“Of course it’s hard work for me,” Yanagihara said of being a baseball reporter. “I always miss my family. But it’s my dream job.”
Throughout the season, the team of Japanese writers and photographers captures photos and videos of Ohtani from his pregame routine to hanging out with his other teammates or joking around.
That goes for spring training, too, though there are even broadcast camera operators up the hill overlooking the Tempe facility to film him driving his car through the parking lot.
“What I was told as a reporter covering baseball, you have to wait until you get in and then you have to wait until you get out,” Aoike explained from the cameras on the mound. Aoike is primarily a columnist for Tokyo Sports, but also freelances for other Japanese outlets, covering Ohtani.
“So you have to try to get images of that to make sure it arrives healthy that day. You never know, do you? There may be some problems on the road or maybe it’s too late.’
It is also a sign of respect and professionalism in Japanese culture to be in a stadium or facility while a player.
The media gathers in front of the Los Angeles Angels as they wait for Shohei Ohtani to return from batting practice before the home opener against the Oakland Athletics on Thursday, March 29, 2018, in Oakland, California.
(Ben Margot/Associated Press)
The scene is typical of all the big Japanese stars who came from Nomo to MLB in 1995.
“A lot of the media come in, they didn’t know what the media rules were (here),” Grace McNamee said of her experience working in public relations for the Dodgers when Nomo came. He currently works as a communications manager in the Angels public relations department, helping Ohtani navigate Japanese media coverage.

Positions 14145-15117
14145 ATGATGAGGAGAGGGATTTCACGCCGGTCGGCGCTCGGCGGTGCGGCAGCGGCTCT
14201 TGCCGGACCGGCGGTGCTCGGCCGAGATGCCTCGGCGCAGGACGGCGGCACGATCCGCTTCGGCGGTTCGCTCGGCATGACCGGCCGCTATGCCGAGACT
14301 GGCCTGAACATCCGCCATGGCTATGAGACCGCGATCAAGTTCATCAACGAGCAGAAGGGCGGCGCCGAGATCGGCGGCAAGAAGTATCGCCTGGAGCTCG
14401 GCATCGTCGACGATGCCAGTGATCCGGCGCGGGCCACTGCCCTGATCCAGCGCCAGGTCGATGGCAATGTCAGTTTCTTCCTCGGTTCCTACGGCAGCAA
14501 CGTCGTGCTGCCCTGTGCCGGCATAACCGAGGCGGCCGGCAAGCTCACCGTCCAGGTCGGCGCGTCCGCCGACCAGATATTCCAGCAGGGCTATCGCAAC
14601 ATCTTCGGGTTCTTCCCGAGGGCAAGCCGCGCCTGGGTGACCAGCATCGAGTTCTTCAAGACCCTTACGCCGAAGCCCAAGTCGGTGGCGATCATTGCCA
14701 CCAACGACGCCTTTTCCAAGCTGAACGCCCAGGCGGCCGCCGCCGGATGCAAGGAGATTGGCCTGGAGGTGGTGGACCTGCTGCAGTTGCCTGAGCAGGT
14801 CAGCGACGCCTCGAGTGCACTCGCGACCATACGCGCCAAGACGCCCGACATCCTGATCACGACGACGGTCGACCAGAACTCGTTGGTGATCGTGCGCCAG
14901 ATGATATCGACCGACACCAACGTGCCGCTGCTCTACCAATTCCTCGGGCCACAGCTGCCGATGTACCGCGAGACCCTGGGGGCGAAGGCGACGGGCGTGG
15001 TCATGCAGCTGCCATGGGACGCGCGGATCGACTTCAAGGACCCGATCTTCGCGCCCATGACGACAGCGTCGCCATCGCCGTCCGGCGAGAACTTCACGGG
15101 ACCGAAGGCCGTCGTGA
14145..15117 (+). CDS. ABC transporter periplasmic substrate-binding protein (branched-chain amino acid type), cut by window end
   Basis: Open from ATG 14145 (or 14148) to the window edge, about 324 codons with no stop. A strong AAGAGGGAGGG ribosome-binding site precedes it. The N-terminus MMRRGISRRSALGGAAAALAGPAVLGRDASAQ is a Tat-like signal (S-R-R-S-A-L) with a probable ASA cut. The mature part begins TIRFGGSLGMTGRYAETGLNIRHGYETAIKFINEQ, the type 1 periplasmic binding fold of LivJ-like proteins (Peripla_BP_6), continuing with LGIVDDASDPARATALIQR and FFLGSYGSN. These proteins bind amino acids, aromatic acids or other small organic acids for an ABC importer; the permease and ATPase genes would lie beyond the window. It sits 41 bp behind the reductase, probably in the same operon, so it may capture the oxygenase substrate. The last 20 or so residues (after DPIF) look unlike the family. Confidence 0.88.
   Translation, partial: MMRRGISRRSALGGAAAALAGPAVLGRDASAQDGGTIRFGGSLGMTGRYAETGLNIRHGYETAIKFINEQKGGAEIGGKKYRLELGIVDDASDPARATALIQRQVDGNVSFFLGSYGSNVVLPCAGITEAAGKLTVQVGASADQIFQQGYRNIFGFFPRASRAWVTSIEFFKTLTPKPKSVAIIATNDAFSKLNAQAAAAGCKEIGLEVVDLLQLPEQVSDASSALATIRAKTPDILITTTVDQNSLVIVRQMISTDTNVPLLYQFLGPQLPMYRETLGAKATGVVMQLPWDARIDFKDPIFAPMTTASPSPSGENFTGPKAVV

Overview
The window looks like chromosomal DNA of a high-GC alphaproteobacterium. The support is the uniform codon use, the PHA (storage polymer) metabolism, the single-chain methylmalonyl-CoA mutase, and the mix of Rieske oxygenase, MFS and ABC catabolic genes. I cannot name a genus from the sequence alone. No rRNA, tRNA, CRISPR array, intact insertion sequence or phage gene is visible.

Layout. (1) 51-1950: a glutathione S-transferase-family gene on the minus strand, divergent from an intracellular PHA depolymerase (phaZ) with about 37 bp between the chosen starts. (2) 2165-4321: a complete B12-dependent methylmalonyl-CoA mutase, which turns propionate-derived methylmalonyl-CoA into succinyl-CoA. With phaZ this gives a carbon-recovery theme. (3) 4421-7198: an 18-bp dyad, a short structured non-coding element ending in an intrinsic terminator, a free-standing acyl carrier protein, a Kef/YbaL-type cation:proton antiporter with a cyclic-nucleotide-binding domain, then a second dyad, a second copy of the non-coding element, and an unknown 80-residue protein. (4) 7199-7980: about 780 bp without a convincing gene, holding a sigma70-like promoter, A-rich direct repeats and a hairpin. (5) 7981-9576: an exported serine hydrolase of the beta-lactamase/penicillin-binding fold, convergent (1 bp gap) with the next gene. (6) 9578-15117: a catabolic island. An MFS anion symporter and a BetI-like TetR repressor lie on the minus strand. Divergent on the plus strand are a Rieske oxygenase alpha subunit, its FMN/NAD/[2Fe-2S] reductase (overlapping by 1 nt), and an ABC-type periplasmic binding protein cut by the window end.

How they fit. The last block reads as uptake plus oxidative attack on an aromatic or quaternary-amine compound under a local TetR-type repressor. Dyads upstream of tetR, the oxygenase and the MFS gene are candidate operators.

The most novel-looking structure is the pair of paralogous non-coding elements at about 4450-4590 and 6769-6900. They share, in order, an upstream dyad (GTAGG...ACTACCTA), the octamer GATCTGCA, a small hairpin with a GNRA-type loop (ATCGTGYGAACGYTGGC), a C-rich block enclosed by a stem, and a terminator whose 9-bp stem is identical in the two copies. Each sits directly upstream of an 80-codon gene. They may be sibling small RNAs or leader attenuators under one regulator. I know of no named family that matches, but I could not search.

“And it was an educational process for all of us,” McNamee continued. “I had to create a media list to send to various teams and Major League Baseball. I translated some documents (from English to Japanese), like the rules of the club.’
The biggest difference between then and now, with Ohtani, McNamee explained, is the method of communication. For example, in Nomo’s day all interview requests went through fax or snail mail, sometimes phone calls. Now, he can send a simple text message in a group chat to convey information about chat times or schedules.
Many Japanese media covering Ohtani, like Abe and Aoike, have reported on several other Japanese baseball stars before him. Aoike has been living in the US since 2007, working as a reporter for Hideki Matsui Nippon TV. After Matsui, he also covered Suzuki with the Yankees and Kenta Maeda, who spent four years with the Dodgers.
“It was kind of a preparation for Kenta Shohei,” Aoike said. “When Shohei happened, suddenly it was all about Shohei and they asked me to go (to the stadium) every day.”
Aoike, since moving to the US, has returned to Japan to visit family once or twice a year, mostly in January, when the off-season is usually at its slowest. His life is so rooted now, even with his family back in Japan, that he feels more at home in the U.S. and driven by the goal of covering Ohtani.
His mother, who has since died, was diagnosed with pancreatic cancer in 2018, Ohtani’s first year with the Angels. When Aoike visited him at the hospital, he saw others there watching on TV.
“I didn’t know how much Shohei meant to other people,” Aoike explained. “I have friends who are not baseball fans who watch him. Shohei is a feeling that I am not obliged to people, but I want to convey the story to the people of Japan.’
Therein lies the difference, though. Why Japanese writers, photographers and videographers sacrifice their lives so much to cover Ohtani.
“Before (Ohtani), it was just a job where I tried to do my best, now I want to tell stories so that some people feel good (reading about him) that day,” Aoike said.